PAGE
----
6: Robertson Annual Breakfast fly in. Contact Alwyn du Plessis cell: 083 270 5888 e-mail: boeredata@breede.co.za

13: Uitenhage Festival. Contact Lourens Kruger e-mail: lmk@telkomsa.net cell: 082 320 2615

4-14: Stars of Sandstone Ficksburg, Eastern Free State. Contact www.starsofsandstone.com

10-13 April: AERO Friedrichshafen, Germany Global show for General Aviation. Contact Stephan E-mail: stephan.fischer@messe-fn.de

26-28: EAA National Convention Vryheid KZN. Contact Marie Reddy 083 259 7691

27: SAPFA EAA Convention Adventure Rally - Vryheid. Contact Rob Jonkers cell: 082 804 7032 e-mail: rob@aerosud.co.za

27 & 28: SAC Judges Trophy venue TBA. Contact Annie Boon e-mail: chunge@mweb.co.za

The Aviation Radio Show; get all your questions answered in one place. To listen to a recording of the live broadcast click on the link:


As 2019 is gathering momentum for what will be a busy year, I have interviewed Neil de Lange at RAASA to pick up on progress with the transferring of recreational aviation functions to the SACAA.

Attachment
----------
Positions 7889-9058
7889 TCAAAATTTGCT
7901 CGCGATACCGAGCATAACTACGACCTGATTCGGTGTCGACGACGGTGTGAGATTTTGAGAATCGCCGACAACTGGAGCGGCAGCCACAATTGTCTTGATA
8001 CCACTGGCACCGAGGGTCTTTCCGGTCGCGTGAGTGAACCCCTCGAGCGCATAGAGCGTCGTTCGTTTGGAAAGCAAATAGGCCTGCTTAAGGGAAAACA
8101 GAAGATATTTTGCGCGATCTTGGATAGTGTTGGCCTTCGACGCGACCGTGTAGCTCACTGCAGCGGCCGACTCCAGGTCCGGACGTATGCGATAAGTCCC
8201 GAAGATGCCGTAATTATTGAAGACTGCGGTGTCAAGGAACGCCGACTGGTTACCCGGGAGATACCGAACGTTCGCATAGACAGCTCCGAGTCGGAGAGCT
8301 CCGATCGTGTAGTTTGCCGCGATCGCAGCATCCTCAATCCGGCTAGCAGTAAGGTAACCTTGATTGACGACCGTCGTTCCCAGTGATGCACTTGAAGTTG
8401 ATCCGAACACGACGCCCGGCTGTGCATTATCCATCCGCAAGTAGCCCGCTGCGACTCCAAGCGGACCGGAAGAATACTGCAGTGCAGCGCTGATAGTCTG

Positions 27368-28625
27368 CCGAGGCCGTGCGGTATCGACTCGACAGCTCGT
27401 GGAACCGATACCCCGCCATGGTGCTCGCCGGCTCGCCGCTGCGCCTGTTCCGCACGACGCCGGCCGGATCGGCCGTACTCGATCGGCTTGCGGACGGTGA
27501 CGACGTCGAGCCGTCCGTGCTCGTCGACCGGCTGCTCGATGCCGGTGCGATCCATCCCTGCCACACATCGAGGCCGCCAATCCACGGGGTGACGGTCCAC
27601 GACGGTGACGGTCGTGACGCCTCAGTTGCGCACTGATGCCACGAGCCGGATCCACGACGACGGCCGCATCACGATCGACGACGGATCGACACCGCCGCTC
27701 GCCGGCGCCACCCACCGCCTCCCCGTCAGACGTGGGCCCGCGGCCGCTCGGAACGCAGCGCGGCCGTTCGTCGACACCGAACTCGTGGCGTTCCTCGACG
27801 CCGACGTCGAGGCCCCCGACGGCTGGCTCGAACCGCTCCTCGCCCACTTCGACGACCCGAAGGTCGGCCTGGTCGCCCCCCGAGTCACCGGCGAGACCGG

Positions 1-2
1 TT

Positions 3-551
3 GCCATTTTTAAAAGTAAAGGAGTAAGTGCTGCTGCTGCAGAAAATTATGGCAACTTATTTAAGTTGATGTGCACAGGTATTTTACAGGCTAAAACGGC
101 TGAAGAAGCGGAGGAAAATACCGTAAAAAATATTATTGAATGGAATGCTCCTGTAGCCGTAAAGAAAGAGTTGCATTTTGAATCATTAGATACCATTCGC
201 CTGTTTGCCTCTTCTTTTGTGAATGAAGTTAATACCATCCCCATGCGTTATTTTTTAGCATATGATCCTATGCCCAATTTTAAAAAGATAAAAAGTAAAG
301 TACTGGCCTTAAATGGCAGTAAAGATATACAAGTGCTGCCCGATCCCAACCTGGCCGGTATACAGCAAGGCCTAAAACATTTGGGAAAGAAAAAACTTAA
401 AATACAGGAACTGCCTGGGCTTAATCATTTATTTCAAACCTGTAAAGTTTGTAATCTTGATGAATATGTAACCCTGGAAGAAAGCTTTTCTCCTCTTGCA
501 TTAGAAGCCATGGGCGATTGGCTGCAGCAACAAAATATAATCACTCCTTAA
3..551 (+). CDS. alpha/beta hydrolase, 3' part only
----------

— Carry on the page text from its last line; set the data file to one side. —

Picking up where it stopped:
The following is my take-away from our discussion:

The original thought that RAASA operations and most staff would remain much the same as they are now (but rebranded) is no longer true.

There has been no finalisation on staff movement, but it appears that the multiskilled RAASA approach will be changed to one of specialists dealing with only a single aspect, so staff who previously dealt with NPLs and ATFs will now only process one or the other; and some might move into completely new areas.

All NPLs and ATF's will be processed and issued on the new EBS system. These are new processes and a new system so some teething problems should be anticipated. The new processes do not always align with current internal protocols and some changes might be required. Delays in the processing of applications can be mitigated by pilots and aircraft owners handing in paperwork pre-emptively about 2 weeks prior to expiry.

The new EBS system does cater for the issuing of NPLs and ATFs, and it is currently envisaged that the Rand Airport Regional Office and Midrand Office will both be able to process applications. They are converting from a paper-based system to an electronic workflow, and as with all new things, there could be some delays as teething problems are addressed. Final decisions still needs to be made, and we will keep you posted.